RecForge II is not only an audio recorder, but also an editor and a powerful file manager that lets you rename, delete, copy, move, sort and convert your recordings. You can record, play, share and edit your audio files. You can live monitor in preview or record mode if you sport a headset. The playback has loop feature if you need to memorize something and replay it multiple times. The app also features time stretching with playing rate and pitch adjustment, as well as skip silence with threshold, schedule recordings, and archive recordings using cloud storage. Upload to soundcloud, social networks, mail. Moreover, the app lets you edit the files’ metadata, tags, use them as ringtones and add custom comments.
RecForge II supports mp3, ogg, wma, flac and opus, but mind that these have a 3 minutes limit (no limit in pro version). Wav format has no limitation. The app has a nifty convert, merge, time stretch features, adjustable pitch tone, playing rate and more. If your devices has the capability to record in stereo mode, the app will visualize the audio signal for the left and right channels. Users can also choose the desired input method, such as front or back mic, use external mic, hide notifications and record in the background – stealth mode, works when the phone is locked. Savvy users will know how to mingle with the gain control and noise.
Developer: Sony Mobile
Not my favorite shade of red, but Audio Recorder comes from Sony, and is quite a powerful audio recorder you can have on any Android device optimized for phones and tablets. Record, pause, resume, playback, edit your recordings and fine-tune the app’s performance with its extensive settings. If your device has the required hardware, you can record in stereo mode, and the resulting quality is very good. It’s compatible with the headsets for Sony Xperia, which add the 3D effect for binaural audio. It’s also compatible with a slew of external microphones, headsets, smartwatches and smartbands, so if you sport a wearable, you might want to check it out.
Easy Voice Recorder lets you record files in most of the popular formats, from PCM and AAC to AMR (wav) and save to your SD card. It has the file sharing and transfer to PC in mind, as well as recording in the background and a handy-dandy home screen widget. The supported devices will enjoy the audio filters to make the recordings clearer. The app lets users rename, delete, save as ringtone, and share their files. It also works with Tasker and Locale. The Pro version lets power users record with a Bluetooth mic, use the software gain for mic recording, skip silence, control the recorder from the status bar. Does not record phone calls.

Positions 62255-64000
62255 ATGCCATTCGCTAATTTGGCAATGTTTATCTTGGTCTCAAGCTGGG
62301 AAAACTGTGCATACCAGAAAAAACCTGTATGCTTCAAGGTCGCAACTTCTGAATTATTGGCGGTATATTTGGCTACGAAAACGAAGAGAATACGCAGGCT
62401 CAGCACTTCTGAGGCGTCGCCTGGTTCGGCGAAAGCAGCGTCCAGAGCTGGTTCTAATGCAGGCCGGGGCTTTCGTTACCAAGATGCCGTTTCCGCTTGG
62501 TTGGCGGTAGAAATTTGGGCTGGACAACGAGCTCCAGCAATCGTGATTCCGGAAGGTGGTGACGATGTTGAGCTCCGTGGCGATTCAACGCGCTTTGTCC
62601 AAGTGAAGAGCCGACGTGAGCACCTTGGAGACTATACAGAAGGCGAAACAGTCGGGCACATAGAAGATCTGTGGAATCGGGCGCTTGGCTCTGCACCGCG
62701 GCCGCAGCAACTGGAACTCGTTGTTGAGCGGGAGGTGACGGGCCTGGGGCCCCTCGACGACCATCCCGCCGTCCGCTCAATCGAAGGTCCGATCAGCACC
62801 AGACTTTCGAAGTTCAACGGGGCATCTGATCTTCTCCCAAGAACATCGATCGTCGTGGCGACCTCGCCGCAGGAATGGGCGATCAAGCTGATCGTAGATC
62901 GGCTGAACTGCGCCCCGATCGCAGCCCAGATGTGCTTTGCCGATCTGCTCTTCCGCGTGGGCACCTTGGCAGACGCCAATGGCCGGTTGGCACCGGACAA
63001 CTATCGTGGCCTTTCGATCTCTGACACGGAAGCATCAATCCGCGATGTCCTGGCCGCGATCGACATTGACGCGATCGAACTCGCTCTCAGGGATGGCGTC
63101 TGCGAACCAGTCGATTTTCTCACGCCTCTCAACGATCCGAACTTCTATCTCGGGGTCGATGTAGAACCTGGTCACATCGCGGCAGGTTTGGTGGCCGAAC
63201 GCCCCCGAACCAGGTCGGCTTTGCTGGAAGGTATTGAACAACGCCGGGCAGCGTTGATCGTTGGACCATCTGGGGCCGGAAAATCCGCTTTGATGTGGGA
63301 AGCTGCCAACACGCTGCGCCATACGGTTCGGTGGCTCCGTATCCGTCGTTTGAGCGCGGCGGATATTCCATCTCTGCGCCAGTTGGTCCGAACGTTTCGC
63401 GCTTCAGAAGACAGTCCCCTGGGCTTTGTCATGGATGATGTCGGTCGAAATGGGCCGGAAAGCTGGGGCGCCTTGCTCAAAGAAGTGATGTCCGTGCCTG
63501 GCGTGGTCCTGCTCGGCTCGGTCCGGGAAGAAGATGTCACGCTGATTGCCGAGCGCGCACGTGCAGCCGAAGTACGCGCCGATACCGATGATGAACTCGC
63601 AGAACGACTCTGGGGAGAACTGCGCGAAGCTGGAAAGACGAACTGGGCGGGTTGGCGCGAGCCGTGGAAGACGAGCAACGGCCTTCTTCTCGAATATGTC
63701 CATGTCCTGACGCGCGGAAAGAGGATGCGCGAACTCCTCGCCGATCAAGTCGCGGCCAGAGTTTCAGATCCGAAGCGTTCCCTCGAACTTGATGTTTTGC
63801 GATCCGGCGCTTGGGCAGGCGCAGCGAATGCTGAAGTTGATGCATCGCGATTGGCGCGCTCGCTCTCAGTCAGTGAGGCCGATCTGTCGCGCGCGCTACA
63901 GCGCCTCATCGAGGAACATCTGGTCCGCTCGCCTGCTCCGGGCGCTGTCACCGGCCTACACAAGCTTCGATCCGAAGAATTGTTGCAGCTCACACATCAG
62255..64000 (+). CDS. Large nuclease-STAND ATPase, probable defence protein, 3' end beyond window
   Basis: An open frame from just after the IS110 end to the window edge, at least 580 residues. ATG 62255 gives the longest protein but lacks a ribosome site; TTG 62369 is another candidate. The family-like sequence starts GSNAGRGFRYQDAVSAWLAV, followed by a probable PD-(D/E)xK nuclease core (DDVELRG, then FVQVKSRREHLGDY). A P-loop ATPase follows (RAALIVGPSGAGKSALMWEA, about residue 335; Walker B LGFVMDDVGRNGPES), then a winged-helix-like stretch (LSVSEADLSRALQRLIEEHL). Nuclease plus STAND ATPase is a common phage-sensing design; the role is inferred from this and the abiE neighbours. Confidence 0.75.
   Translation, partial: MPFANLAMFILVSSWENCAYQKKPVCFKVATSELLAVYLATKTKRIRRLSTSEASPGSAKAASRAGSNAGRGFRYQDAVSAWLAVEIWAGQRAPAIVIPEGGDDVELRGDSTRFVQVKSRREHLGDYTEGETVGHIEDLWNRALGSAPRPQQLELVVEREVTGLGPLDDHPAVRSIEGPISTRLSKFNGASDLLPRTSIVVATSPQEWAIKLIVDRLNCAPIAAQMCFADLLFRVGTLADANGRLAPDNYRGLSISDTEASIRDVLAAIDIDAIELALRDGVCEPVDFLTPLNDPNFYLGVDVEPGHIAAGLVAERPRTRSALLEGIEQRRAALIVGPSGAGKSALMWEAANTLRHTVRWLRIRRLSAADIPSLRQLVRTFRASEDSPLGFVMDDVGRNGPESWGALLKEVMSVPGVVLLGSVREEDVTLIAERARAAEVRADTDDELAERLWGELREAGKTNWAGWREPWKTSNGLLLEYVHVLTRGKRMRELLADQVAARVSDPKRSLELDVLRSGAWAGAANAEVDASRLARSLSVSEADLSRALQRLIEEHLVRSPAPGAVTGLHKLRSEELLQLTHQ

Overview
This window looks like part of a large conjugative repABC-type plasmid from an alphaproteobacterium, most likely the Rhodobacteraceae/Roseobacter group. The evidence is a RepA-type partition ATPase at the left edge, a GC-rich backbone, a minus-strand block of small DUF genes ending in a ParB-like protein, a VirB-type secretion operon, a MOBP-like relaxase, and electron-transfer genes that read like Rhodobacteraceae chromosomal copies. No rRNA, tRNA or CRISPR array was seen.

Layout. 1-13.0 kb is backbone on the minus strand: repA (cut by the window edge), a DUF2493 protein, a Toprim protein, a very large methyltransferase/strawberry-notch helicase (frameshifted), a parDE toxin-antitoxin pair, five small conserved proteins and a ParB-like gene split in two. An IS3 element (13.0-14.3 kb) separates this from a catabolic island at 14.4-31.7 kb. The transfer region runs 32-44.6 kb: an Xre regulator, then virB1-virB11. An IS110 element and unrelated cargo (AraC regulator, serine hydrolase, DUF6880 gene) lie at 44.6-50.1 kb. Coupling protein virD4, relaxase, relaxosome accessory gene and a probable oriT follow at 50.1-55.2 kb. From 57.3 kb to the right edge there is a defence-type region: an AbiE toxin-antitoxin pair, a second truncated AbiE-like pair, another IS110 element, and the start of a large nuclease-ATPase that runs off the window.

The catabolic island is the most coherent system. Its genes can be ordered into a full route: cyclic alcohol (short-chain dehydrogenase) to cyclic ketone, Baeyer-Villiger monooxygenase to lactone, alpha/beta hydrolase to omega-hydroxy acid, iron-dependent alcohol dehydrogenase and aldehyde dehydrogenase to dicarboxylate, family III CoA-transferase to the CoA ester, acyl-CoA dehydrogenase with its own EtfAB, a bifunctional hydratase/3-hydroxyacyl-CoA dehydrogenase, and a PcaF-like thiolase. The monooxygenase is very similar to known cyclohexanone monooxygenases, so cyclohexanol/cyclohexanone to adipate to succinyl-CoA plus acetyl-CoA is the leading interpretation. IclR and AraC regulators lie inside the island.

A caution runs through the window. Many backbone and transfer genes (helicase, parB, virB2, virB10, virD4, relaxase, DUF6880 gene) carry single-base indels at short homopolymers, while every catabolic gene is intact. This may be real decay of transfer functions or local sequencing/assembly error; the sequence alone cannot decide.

ASR is free, no time limit audio recorder that supports wav, ogg, flac, mp4, and 3gp optimized for tablets. The users can control the sample and bitrate, pause, resume, discard recording, customize the save folder, delete and share multiple files simultaneously from the app. The app can record in the background, use echo cancellation mode. You can configure it to auto start or use the nifty widget. The app’s file manager has a search option and supports many languages. The Pro version adds voice activated recording, volume controls, cloud integration, auto-email, and some more file managing capabilities.
Let’s not forget the indies, so one extra app on the list is a new one, and may not sport an original name, but it sure is worth checking out. Designed in minimalist and clean style; it’s dark and easy on the eyes; is only 1.7M, and is optimized for phones and tablets. The app has all the features you need, especially if you are not that tech-savvy. You can choose from the four quality modes, rename, and rearrange your files by size, name, date and see the properties of your files. The app works great and does the job is audio recording is all you need. Even though you can’t add all those thingies like images and location to your recordings, this app gets the basic job done very good and is light on your device’s resources.
That’s our list for Android as of now. What is your audio recorder of choice? Share your impressions in the comments below and don’t forget to follow PocketMeta on social networks to get our hand-picked guides, roundups and reviews on all things Android, iOS and Windows Phone.